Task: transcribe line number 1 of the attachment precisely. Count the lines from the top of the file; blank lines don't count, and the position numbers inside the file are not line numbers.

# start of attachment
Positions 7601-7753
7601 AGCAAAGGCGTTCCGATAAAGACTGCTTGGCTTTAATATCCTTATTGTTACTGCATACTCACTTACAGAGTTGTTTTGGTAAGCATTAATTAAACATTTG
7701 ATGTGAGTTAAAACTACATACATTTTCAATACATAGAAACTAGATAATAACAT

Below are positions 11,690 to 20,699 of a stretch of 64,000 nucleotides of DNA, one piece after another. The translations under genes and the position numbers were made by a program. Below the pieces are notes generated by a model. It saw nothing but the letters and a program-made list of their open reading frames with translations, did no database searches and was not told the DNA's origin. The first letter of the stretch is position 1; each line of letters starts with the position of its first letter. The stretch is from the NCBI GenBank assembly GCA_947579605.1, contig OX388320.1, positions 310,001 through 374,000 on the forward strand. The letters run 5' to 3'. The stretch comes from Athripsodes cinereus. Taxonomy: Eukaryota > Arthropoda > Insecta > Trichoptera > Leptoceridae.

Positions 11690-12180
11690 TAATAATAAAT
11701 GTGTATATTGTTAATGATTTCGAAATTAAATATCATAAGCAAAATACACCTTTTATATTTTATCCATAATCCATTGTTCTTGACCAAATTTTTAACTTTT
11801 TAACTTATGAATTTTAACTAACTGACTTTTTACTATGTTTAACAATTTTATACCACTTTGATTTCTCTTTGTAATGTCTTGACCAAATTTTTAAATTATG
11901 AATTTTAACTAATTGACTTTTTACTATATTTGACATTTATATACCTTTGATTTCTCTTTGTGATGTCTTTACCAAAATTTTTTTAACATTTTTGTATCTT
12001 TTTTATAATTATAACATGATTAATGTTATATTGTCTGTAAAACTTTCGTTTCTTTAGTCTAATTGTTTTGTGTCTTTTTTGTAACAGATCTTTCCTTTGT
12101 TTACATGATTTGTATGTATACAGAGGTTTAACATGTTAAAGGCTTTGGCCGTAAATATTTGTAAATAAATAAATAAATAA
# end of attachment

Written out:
Positions 7601-7753